Following a subdued reaction to central bank policy decisions yesterday, European markets were lower in early trading on Friday as investors looked ahead to key employment data in the US due out later today.
Stocks on Thursday seemed to shrug off the news that the Bank of England (BoE) ramped up its asset purchase programme and the European Central Bank (ECB) and the People's Bank of China (PBoC) both slashed their benchmark interest rates.
Critics to the BoE move said that the £50bn increase in quantitative easing will only have a marginal effect on the real economy. ECB governing council member Erkki Liikanen said that the European rate cut should not be expected to save the day. Meanwhile, some say that the Chinese decision reflects policymakers' concerns about a 'hard-landing'.
"Risky assets failed to rally yesterday despite policy easing measures in China, the euro area and the UK. With the data calendar otherwise light today, the market's full attention therefore turns to the US employment report," said Barclays Capital analyst Khrishnamoorthy Sooben.
The monthly jobs data from the Labor Department is expected to see over 100,000 non-farm payrolls added in June. The jobless rate is expected to remain at 8.2%.
Aviva ups size of Delta Lloyd disposal
Having promised on Thursday that it would raise money from disposals, insurance giant Aviva moved quickly to act on that pledge by saying it will sell more of its stake in Delta Lloyd than originally intended, prompting a sharp rise in its share price early on.
Food, ingredients and retail firm Associated British Foods rose after saying that it is to buy ethnic flour brand Elephant Atta from Premier Foods for £34m.
Plumbing and heating group Wolseley was being pressured lower after Morgan Stanley downgraded its rating on the stock to 'equal weight'. Meanwhile, Barclays was lower after after Bernstein cut its rating to 'market perform'.
Cooker maker AGA Rangemaster fell after saying that a strong performance in May was followed by a quiet June, as it continues to experience tough trading conditions, particularly in Ireland.
Semi-conductor wafer products provider IQE jump after receiving its first major orders for concentrating photovoltaic (CPV) wafers from Solar Junction, a leading edge CPV cell developer and manufacturer.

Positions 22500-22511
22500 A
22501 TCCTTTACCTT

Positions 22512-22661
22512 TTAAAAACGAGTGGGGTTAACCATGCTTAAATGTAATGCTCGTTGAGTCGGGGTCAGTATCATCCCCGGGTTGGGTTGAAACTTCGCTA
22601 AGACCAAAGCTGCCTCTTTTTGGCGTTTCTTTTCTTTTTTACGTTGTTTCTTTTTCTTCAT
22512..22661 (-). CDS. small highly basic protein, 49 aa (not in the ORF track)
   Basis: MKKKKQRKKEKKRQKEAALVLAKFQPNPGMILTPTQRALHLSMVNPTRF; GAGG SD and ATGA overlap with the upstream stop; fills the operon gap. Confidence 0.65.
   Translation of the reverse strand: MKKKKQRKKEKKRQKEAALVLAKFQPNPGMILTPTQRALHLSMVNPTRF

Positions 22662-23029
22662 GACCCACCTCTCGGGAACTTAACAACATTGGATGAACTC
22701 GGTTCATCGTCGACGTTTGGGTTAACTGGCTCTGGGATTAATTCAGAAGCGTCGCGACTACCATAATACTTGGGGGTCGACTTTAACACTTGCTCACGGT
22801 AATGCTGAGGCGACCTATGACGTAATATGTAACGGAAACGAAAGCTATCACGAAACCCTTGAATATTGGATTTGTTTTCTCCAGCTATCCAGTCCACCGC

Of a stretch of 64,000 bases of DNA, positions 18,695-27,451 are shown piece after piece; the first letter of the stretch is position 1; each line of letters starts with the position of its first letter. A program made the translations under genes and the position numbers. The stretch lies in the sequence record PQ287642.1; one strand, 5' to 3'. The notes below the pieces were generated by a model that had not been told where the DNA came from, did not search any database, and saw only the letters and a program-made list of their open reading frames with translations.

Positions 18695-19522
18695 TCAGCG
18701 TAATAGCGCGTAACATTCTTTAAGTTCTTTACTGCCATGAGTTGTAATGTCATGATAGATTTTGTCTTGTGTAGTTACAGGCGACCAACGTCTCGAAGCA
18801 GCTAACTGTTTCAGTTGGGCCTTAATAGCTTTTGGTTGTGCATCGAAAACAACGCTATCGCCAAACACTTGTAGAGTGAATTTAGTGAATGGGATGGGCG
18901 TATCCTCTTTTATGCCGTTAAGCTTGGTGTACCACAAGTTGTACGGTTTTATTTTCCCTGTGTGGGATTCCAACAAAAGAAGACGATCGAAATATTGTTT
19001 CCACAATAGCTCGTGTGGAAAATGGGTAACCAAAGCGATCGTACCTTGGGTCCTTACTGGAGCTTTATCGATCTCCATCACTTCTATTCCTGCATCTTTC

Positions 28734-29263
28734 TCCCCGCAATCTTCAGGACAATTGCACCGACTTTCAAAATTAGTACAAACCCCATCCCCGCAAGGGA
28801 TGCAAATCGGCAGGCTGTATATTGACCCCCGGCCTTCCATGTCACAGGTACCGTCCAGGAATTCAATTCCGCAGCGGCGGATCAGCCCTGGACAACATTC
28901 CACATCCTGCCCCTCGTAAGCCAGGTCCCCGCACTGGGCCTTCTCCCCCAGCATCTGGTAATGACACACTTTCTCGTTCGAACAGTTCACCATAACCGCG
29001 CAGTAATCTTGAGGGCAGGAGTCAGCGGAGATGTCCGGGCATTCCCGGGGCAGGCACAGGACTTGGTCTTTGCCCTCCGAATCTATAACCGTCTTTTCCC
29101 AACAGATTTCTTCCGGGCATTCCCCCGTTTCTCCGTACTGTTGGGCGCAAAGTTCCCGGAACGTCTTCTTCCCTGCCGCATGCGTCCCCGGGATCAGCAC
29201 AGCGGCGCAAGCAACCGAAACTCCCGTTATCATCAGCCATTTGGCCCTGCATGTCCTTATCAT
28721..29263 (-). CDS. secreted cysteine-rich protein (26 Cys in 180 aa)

Shares in AIM-listed PSG Solutions rocketed after the group saw sales jump from £10.7m to £37.3m in the year to the end of March.
FTSE 100 - Risers
Aviva (AV.) 293.00p +2.95%
G4S (GFS) 290.80p +1.50%
InterContinental Hotels Group (IHG) 1,562.00p +1.36%
Imperial Tobacco Group (IMT) 2,567.00p +1.10%
International Consolidated Airlines Group SA (CDI) (IAG) 157.20p +0.96%
The Guardian says: "Premier Foods, the firm behind Bisto, Hovis and Mr Kipling, is sitting on a pensions timebomb that risks wiping up to a quarter off the value of retirement savings of 60,000 past and present workers if the debt-laden food manufacturer were to slip into insolvency, according to a leading pensions expert." Nevertheless, the company has stressed that bankruptcy remains highly unlikely. [25 Apr '13]
Recently resigned Premier Foods Chief Executive Michael Clarke has left a smell of 'spoilt food' behind him after his 18-month tenure. While he did push through a vital restructuring he left the job half done. In fact, the company's very existence is still in question. Its deficit is expected to double when it finishes its triennial pension valuation, to which one must add 900m pounds in debt. Indeed, Premier needs to sell more businesses, or raise cash in a rights issue, or [21 Apr '13]
Debt laden food manufacturer Premier Foods said it expects to make progress in the year ahead, despite persistently challenging markets, as it posted an increase full year underlying trading profit. [21 Feb '13]
Datafeed and UK data supplied by NETbuilder and Interactive Data.
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